|Governor of Borno State, Alhaji Kashim Shettima|
They however said that their visit to Washington was an opportunity to re-engage with their American partners on the most vital issues that could help them to quickly transit from volatility to a phase of peace and development in the northern states of the country.
The Chairman of the Northern States Governors Forum, who is also the Governor of Borno State, Alhaji Kashim Shettima, was quoted to have stated this in a statement on Wednesday.
The statement was signed by Shettima’s spokesperson, Isa Gusau.
The governor said, “By the time we wake up tomorrow, print, online and broadcast media houses in Nigeria would have screaming headlines, that ‘12 Northern Governors storm Washington’ in the midst of economic recession, when our national currency, the naira, has sharply depreciated against the US dollar.
“Majority of our citizens will quickly conclude that we are here on a jamboree. Well, leadership isn’t only about popular decisions, leadership is about doing what is right at a time that is right.
“Our visit to Washington is an opportunity to re-engage with our American partners on the most vital issues that can help us to quickly make transition from volatility to a phase of peace and development in the northern states of Nigeria.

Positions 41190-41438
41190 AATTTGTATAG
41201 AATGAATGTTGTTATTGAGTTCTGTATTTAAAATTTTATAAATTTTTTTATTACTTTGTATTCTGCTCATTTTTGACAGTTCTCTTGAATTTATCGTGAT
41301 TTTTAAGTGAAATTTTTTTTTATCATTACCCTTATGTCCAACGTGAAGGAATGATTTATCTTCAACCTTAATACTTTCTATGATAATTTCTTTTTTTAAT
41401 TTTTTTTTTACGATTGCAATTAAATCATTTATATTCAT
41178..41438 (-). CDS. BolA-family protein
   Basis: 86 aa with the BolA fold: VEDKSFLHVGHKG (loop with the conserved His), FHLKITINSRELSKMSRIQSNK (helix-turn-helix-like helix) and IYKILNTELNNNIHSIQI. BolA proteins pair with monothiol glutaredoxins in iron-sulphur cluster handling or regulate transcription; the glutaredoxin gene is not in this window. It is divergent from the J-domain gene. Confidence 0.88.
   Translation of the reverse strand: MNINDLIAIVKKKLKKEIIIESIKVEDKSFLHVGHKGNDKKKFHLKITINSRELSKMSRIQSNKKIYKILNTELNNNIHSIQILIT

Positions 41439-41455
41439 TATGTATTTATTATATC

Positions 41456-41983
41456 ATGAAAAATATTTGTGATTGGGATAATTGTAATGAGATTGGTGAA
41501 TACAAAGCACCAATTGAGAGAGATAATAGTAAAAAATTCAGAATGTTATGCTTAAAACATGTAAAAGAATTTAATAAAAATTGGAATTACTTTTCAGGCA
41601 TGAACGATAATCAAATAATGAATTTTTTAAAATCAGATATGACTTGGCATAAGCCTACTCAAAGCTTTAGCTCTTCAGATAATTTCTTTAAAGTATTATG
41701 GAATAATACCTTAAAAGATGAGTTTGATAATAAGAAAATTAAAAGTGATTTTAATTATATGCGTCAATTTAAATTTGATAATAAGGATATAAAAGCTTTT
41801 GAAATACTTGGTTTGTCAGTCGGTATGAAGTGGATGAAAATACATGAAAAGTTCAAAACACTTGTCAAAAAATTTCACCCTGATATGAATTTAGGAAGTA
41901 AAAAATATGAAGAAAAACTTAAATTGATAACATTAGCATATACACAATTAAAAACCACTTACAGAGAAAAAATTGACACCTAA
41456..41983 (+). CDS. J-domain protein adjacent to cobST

“Over the past few years, we have realised that the indices of development in our region have not only been some of the most damning in our country, they have also been the background against which the problems in our region have manifested.”
During the reception, the governors were said to have used the occasion to hold a closed-door meeting with President Barack Obama’s National Security Advisor, Ambassador Susan Rice.
The governors also held a closed-door meeting with U.S Secretary of State, John Kerry at the State department in Washington.
The governors also held meeting with Gayle Smith, the administrator of the United States Agency for International Development.
The meeting was said to have been held at the Ronald Reagan building, the headquarters of the humanitarian and development agency in Washington.